Moses reveals that getting caught in circular travels isn’t a new thing. He noted this,
“Then we turned, and took our journey into the wilderness by the way of the Red Sea, as the LORD spoke unto me: and we skirted (circled) Mount Seir many days. And the LORD spoke unto me, saying, you have skirted (circled) this mountain long enough: turn northward” (Deuteronomy 2:1 NKJV).
Though God may have been accomplishing some things as they traveled, He did not bring them out of Egypt to meander around Mt. Seir for the rest of their lives. They had a preordained destination, and they could never get there traveling in circles, so God said, “Head northward.” That was a clear and uncomplicated command, but it came with some responsibilities and some challenges. The simple act of heading northward, for instance, demanded the rejection of every other potential direction. Since singular directions are inherently incompatible with circles, obeying God’s command required that they abandon their familiar cycle altogether. Perhaps they discovered as so many of us have, that the term ‘uncomplicated’ does not always serve as a synonym for ‘easy’. There was a promise waiting for them out there somewhere, but the territory separating them from it was uncharted and filled with real and potential enemies.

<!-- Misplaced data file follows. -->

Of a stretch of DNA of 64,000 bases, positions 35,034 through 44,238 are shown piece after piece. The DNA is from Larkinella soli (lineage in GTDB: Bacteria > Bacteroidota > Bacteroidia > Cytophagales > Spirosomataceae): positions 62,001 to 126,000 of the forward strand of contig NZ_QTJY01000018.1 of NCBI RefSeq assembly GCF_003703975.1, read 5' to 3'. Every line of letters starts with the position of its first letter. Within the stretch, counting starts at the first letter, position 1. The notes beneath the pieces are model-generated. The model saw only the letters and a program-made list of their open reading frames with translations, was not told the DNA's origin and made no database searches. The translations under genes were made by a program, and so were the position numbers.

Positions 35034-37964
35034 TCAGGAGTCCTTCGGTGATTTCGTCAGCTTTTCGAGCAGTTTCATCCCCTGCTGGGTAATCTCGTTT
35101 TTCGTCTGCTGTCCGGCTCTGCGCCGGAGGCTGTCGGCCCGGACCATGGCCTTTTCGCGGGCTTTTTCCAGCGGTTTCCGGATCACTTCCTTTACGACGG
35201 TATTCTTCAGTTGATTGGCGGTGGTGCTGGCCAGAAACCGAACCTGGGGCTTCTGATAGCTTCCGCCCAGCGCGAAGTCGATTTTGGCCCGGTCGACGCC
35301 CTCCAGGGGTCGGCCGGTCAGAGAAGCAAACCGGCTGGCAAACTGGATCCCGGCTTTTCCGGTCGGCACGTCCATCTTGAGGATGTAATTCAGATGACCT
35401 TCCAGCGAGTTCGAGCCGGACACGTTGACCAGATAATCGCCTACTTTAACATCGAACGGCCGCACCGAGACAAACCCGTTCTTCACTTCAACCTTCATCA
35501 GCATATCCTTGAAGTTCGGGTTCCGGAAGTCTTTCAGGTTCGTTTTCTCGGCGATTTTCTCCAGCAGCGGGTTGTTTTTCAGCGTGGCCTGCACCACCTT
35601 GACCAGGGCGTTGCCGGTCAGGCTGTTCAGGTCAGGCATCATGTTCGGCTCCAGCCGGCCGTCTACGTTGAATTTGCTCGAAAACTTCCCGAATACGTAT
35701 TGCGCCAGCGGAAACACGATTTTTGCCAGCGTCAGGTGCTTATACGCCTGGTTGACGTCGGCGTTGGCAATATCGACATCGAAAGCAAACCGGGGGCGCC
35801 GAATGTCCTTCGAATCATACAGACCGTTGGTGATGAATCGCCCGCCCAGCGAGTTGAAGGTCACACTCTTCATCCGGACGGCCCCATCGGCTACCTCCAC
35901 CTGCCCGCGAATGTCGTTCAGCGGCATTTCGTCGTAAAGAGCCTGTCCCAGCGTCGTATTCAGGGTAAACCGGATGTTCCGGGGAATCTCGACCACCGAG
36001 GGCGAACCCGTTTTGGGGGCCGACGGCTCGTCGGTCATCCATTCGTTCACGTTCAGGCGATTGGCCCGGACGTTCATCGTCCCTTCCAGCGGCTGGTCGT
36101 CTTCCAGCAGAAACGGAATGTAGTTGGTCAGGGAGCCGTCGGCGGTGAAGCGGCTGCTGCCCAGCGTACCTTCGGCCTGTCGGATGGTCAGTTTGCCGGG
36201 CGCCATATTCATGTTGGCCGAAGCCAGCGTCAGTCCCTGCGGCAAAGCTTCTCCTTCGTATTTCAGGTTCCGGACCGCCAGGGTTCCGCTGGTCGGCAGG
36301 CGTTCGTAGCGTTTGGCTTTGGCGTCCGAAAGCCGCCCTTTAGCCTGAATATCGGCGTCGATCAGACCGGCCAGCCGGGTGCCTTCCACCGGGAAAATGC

Circles can draw us into a love affair with familiarity. Their seductive predictability can be a ‘siren’s song’ with frightening power to bind us in their territory. We can even develop a warped sense of fulfillment in arriving repeatedly at a place whose only real provision is an affirmation that we have gone nowhere.
Our clocks and calendars tend to woo us into the deceptive illusion that life itself is somehow circular. We can be easily seduced into believing that the passing scenery and the changes in our mileage and fuel gauges mean that our journey is actually taking us somewhere. That is a tragic deception, because just as God did not bring His people out of Egypt to play ‘Ring Around the Rosie’ at the base of Mt. Seir, Jesus did not send His followers out to meander around a scenic road to nowhere.
Having purpose and direction is a powerful, but costly thing. It’s challenging to look at our lives, our families, our ministries, and our work and ask whether we’re really getting somewhere, or merely coming back to the same places over and over again. Breaking out is hard, because circles can be appealing—great scenery, smooth roads, predictable points, and friendly neighbors, but what if the promise isn’t in there? What if getting to God’s promise requires abandoning every other direction than the one He called us to? And what if He wants to take us somewhere we’ve never been? After all, Jesus called us to life, and regardless of how appealing it looks or what name we apply to it, a cul-de-sac is still just a dead-end.
© 2015 Gallagher’s Pen, Ronald L. Gallagher, Ed.S. All rights reserved.